Exploration of students’ learning experiences
Whilst individual study and consultation of textbooks and lecture notes proved to be some of the most popular learning strategies in our study, group learning was not a popular study technique. Further studies will be required to clarify if the same study strategy is applied to other biomedical science subjects. Analogous to real-life clinical practice, teamwork and ongoing peer teaching are essential elements of PBL/CBL medical education.18 At one medical school, peer teaching had the added benefit of improving the academic performance of those who tutored.19 A respondent in this study remarked on the usefulness of tutoring juniors to their own education in immunology. Promoting group work and peer teaching have a number of desirable outcomes including promotion of teamwork; promoting critical and reflective thinking, encouragement of students to take charge of their learning, improved communication skills and for the teaching student, increased retention of information and development of an academic sense of the health professional as a teacher.20-23
Respondents found the teaching of immunology to be mostly focused on abstract information which did not signify any clinical relevance, with the teaching style merely fostering rote learning This finding is congruent with an earlier study that found decreased knowledge in such theoretical subjects and increases in more clinically-oriented subjects such as pathology and pharmacology.24 The reported declined in perceived relevance of the subject area, particularly in the clinical years, calls for further integration of immunology into clinical teachings.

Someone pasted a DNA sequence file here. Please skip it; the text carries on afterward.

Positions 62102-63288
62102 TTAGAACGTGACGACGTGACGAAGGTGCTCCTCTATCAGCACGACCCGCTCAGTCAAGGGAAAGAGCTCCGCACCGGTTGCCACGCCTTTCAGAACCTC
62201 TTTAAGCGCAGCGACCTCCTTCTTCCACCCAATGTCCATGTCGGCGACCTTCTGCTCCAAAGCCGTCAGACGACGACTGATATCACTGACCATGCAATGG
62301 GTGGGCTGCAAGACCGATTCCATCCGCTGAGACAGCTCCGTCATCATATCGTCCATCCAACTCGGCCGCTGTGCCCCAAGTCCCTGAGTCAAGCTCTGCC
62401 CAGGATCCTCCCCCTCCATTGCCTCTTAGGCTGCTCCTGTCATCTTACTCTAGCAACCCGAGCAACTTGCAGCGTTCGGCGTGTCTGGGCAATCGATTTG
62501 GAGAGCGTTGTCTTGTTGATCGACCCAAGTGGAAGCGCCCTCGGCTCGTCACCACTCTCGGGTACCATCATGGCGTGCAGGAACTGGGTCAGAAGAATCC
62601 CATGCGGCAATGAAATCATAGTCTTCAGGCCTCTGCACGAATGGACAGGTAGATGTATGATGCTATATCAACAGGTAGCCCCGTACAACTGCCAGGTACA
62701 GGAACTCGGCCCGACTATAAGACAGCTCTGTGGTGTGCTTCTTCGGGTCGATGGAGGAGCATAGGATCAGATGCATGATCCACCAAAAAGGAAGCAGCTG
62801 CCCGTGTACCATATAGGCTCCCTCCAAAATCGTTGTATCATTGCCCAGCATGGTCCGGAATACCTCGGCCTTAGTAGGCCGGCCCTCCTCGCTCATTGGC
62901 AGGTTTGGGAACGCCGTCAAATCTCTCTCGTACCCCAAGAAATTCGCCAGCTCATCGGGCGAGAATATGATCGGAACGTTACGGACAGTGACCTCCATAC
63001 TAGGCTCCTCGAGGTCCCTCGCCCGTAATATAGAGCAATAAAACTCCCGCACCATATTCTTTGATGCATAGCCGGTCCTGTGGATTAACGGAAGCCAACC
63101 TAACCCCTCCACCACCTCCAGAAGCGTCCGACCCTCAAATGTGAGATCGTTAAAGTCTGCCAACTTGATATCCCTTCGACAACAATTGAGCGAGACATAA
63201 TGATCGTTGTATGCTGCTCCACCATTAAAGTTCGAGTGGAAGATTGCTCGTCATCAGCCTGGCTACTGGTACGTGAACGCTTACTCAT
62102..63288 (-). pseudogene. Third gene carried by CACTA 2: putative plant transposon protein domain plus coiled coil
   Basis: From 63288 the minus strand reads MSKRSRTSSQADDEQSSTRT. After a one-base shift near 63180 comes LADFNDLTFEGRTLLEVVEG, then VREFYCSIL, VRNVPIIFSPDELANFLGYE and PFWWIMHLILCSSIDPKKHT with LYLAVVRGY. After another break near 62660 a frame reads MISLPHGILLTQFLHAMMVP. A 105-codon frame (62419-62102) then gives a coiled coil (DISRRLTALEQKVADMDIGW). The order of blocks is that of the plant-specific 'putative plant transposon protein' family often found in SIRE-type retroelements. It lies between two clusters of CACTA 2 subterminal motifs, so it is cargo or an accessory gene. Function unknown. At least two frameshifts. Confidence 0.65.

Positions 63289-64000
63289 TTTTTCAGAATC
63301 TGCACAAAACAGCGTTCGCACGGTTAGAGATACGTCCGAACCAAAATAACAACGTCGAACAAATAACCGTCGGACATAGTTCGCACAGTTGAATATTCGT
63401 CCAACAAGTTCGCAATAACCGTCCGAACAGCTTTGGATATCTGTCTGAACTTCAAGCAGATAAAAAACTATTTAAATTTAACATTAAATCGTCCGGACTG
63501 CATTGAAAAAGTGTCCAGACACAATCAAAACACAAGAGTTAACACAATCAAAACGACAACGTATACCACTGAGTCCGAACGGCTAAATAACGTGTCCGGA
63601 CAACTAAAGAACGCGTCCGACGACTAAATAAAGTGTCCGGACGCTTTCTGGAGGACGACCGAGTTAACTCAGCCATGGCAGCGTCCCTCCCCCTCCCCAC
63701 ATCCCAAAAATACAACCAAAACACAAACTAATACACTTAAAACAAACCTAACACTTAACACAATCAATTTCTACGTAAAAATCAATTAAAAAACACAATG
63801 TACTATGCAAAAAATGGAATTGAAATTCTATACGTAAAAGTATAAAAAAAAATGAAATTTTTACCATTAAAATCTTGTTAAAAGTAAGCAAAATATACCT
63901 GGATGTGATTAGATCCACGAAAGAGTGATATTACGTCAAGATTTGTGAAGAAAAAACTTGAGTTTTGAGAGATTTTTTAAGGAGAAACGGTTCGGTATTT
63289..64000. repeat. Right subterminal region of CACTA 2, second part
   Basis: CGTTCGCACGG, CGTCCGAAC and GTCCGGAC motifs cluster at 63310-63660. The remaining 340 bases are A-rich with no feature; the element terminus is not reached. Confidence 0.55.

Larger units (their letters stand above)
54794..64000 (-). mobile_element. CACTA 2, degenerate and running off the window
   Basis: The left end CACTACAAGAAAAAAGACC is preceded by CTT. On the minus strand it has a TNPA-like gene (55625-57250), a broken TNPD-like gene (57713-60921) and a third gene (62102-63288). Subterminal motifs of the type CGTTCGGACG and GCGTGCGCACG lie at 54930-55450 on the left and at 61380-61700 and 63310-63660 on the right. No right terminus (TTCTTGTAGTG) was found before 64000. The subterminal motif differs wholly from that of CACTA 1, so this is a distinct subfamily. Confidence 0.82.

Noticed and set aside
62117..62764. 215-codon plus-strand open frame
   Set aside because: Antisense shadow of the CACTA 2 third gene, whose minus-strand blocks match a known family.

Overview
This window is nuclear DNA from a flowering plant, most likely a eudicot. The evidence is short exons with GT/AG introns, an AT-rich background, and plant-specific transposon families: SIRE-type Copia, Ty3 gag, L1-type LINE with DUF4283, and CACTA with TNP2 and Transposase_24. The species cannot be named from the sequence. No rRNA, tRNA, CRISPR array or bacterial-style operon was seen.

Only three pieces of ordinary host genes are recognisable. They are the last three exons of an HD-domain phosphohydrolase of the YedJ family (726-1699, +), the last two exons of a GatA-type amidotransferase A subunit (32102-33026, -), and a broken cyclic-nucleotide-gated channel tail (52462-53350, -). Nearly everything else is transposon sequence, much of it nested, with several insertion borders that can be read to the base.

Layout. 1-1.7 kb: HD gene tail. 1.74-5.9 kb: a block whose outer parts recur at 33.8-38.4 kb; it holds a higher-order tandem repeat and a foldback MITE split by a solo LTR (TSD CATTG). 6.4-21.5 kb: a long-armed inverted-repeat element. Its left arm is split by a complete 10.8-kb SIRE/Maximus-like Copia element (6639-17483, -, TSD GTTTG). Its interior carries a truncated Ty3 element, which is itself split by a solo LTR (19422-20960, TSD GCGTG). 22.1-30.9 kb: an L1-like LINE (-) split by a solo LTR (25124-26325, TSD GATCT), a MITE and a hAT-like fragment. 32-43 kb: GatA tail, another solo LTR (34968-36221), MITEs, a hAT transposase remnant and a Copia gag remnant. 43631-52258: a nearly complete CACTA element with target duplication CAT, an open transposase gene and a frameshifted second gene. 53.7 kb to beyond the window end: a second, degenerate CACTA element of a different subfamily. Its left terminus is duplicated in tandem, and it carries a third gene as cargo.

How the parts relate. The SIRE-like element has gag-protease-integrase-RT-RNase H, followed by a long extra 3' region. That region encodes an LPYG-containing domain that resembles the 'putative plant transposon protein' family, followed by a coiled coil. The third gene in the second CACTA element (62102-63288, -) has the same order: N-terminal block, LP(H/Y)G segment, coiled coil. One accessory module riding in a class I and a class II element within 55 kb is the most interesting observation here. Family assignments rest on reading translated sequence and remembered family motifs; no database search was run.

This study is limited by a relatively lower than expected response rate (22.7%) which may be due to a likely combination of factors, including disengagement with the subject of immunology and no incentive offered for survey participation. This is also an inherent general disadvantage of online surveys; but nonetheless, a valuable trade-off for the rapid method of data collection.25 In addition, this was a single study, conducted at one institution. In spite of these, the major strength of our study is the fact that it is the first systematic and detailed exploration and quantitative evaluation of the learning experiences and perceptions of medical students across all year groups, to immunology as a discipline. It is also congruent with the current limited literature in this area; nonetheless, further work is required to confirm the generalisability of our findings.
In relation to our findings on participants’ learning experiences, the following are some recommended strategies:
• An issue highlighted in the study was the applicability and clinical relevance of the discipline, with only 29% of the respondents utilising clinical cases to aid their study. This indicates the need for reinforcement of basic immunology teaching particularly in the clinical years with clinical cases that highlight basic immunological principles.
• Our study revealed that some students learnt or revised their immunology through tutoring peers. Hence, encouraging senior students to participate in junior year teaching as tutors may help them to understand the relevance of the subject, as well as consolidate, retain and apply the basic science knowledge gained to their own clinical learning.
• Some of the respondents commented on the value and usefulness of multimedia and animation in their learning. In a highly computerised world, the adoption of innovative computer programmes to enhance and complement traditional face-to-face immunology teaching should be strongly considered.
The results of our study indicate that medical students find immunology complex and difficult to relate to clinically. This finding was consistent across all year groups and did not differ based on the gender or student origin. Immunology is perceived by medical students to be conceptually difficult to relate to, with decreasing relevance and applicability in clinical settings; therefore active measures should be taken to support and encourage learning. Further studies should explore innovative ways of teaching immunology to retain its relevance and motivate lifelong learning.
We gratefully acknowledge the students who participated in this study. We also thank Mr Phillip Patman for statistical advice.
CONFLICTS OF INTEREST
The authors declare that they have no competing interests.